Luxurious flavours from Portugal’s Atlantic Contributed by Andrea Siebert Founder and Managing Director of Marisol® Sea Salt for RelishPortugal.com

Picture a hot summer day in the Eastern Algarve. A gentle breeze fans warm air over the Atlantic coastline and brings the salty promise of the sea. The lagoon landscape of the Ria Formosa stretches to the horizon, a kaleidoscope of bright blue glistening waters and sandy yellow spreads, mingled with heat-withered green bushes. In the centre of this setting are the salt flats: arrays of small rectangular crystalliser pans covered in white, surrounded by large shallow ponds, where seawater concentrates into a reddish brine. 


Sal Tradicional piled at sunrise © Bernd Keiner for Marisol

Harvesting from the sea

The scene is populated by tanned men with long-handled tools, the salt gatherers, or marnotos in Portuguese. Standing between the pans, they carefully operate their wooden rakes to loosen the layer of salt from the bottom, gently moving the crystals within the brine, then shifting the salt towards the rim and heaping it up at the dams, where it dries in the sun.

This is how Sal Tradicional, Portugal’s traditional sea salt, is gathered still today, three to five times between June and September, following a tradition of more than 2000 years. Salt gathering at the Algarve coast traces as far back as Phoenician times, and was later perfected by the Romans, who ingeniously designed the layout and functioning principles still in use: declining levels from the water inlet to the crystallisers, and a clever system of shutters and channels (to ensure that water and brine move within the salina driven only by gravity). 

Only on dry and calm days, a fragile layer of salt crystals forms floating on the top of the brine–Flor de Sal, the flower of salt, also known as the “cream of the salt pans”. Its flaky, delicate crystals are harvested daily using a skimming sieve, which the gatherer shifts at an angle just beneath the surface of the brine. The dripping wet flakes are left to rinse off on the sieve for a moment before they are transferred to small crates and left to dry in the sun. Skimming the brine yields only a fraction of the quantity gathered from the bottom of the pans, so it comes as no surprise that Flor de Sal is not only a prized but also a high-priced delicacy.


Salinas Ria Formosa prior to season start © M. Linke for Marisol

More than nostalgic

For production, Marisol works in partnership with certified traditional producer João Mendonça Pedro, who runs salt pans in Olhão and in Castro Marim, close to the Spanish border. Coming from an old salineiro family, João and his staff work the salt marshes in the same way and on the same plots that his great-great-grandfather worked on more than a century ago. Since he began reviving the family’s salt estate about 15 years ago, João has turned his Salinas do Grelha into a buzzing sustainable business, which in addition to salt farming also boasts educational visits, guided tours, and even a dead-sea spa (www.salinasdogrelha.com).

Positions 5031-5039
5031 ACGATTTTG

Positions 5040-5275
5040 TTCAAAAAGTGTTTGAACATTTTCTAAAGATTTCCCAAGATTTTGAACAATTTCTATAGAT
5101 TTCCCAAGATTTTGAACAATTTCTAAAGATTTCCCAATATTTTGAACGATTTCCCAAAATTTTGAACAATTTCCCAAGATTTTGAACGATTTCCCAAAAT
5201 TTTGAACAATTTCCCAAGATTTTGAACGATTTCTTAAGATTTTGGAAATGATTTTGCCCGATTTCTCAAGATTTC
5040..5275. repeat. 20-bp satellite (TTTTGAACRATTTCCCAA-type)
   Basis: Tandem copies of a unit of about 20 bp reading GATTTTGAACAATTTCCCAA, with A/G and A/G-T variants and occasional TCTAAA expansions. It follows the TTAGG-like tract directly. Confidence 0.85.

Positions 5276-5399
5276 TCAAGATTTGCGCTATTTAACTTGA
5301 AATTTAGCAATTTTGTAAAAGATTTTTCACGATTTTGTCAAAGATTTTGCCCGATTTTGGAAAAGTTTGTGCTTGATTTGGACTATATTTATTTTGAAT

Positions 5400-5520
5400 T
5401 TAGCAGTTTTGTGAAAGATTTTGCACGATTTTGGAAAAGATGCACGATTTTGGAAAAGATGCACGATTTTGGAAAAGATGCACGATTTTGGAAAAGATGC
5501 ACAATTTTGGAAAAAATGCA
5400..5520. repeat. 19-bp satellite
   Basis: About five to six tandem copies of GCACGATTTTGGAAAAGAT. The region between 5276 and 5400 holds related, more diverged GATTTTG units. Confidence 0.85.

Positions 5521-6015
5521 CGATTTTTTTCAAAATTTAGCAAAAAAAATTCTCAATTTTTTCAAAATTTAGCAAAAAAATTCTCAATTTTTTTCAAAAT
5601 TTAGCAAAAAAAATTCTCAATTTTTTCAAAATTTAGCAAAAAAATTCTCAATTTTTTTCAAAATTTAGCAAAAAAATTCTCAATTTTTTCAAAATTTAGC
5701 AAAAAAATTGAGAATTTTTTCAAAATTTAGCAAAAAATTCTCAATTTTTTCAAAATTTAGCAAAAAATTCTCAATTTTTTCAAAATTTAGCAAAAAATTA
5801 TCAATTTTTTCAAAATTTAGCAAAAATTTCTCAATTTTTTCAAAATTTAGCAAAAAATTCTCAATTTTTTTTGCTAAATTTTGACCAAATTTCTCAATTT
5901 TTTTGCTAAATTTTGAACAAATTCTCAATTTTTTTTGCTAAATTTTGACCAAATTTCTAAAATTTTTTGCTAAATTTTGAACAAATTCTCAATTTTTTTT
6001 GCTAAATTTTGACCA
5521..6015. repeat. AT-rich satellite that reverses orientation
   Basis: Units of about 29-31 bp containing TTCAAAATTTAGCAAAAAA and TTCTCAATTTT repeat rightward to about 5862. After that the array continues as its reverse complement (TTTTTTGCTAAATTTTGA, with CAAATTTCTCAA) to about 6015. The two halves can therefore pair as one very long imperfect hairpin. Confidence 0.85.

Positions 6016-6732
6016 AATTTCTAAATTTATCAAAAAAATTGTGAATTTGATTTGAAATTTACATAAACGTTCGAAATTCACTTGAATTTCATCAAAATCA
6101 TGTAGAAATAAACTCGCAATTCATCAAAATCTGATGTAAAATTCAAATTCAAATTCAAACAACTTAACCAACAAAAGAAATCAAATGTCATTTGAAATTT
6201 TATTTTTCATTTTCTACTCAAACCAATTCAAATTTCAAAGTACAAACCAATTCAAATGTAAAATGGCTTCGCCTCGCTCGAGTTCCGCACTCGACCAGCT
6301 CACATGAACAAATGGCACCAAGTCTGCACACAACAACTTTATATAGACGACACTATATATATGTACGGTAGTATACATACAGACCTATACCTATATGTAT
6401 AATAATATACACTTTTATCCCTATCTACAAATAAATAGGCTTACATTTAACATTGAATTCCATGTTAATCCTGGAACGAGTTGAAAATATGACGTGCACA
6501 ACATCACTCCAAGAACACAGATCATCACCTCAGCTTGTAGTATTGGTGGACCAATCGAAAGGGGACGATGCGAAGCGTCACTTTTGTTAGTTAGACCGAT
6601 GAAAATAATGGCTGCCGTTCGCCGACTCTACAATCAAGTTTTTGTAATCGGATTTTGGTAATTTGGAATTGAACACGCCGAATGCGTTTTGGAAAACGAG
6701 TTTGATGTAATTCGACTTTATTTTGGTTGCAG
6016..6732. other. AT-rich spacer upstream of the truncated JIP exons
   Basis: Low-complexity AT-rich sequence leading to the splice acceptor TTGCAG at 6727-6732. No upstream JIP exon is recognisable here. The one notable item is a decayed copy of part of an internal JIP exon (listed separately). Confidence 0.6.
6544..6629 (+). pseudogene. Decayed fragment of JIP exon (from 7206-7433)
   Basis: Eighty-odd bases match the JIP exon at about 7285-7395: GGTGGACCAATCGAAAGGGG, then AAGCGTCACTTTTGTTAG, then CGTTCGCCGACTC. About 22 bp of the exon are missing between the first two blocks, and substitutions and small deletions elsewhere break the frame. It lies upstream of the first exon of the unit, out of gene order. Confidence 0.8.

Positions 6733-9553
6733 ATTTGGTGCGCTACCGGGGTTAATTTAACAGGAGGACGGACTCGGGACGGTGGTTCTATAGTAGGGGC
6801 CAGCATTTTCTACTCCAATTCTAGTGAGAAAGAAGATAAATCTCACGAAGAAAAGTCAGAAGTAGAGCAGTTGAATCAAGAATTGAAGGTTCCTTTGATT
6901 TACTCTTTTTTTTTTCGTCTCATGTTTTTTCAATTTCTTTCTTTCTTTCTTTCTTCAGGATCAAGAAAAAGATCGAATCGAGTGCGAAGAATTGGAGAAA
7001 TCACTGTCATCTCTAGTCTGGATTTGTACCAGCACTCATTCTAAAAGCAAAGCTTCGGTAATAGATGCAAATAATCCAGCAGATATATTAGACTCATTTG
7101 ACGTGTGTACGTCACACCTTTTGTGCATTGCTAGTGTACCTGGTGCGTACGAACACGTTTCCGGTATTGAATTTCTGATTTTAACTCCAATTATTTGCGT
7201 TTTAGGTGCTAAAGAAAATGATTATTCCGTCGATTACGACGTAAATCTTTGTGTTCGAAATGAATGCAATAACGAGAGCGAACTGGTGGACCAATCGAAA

Keeping up the manual gathering techniques, however, is not just nostalgic for the sake of good old times, they actually make a lot of sense in the light of a green economy and sustainable production. The absence of pumps and machinery is paramount in traditional salt farming and yields an excellent ecological footprint, essential for its continued existence in the protected nature reserves of the Algarve. 

The lagoons of the Ria Formosa natural park, stretching for 60 kilometres from Faro to the east of Tavira, and of the Sapal do Castro Marim reserve at the Guadiana River bordering Spain are important habitats for water birds, such as ibises, egrets, spoonbills, and flamingos. They feed on tiny crustaceans present in the large shallow evaporation ponds of the salinas, where seawater gradually turns into brine through the action of sun and wind. The salt-loving mini shrimps, Artemia salina, are about eight to ten millimetres long and contain carotenoids, reddish pigments, which colour the waters and lend the flamingos their pinkish feathers.


Harvesting Flor de Sal © Thomas Ruhl for Marisol

From sea to table

After a couple of days under the Algarve sun, the glittering white salt crystals are dry enough to be transferred to Marisol’s premises for further processing. Natural impurities such as plant parts, little lumps of soil, and the occasional trapped insect, are picked and removed by hand, and the more compact crystals of Sal Tradicional are crushed in a stainless-steel grinder. Flor de Sal does not undergo grinding, as its smooth, flaky crystals crumble easily. And that’s it, no washing and no additives are needed before the salts are packed, ready to reach the kitchen shelves of chefs and connoisseurs in Portugal and around the globe.

Rich in minerals like calcium, potassium, and magnesium and with a full, yet balanced flavour, traditional sea salt is the culinary allrounder for cooking preparations, whereas Flor de Sal with its subtle taste is perfect for finishing touches and a sophisticated companion at the table.

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Olhão-based Marisol Sea Salts has made it their mission to promote hand-harvested Atlantic salt from traditional salt farming with chefs and gourmets worldwide. Learn more at www.marisol.biz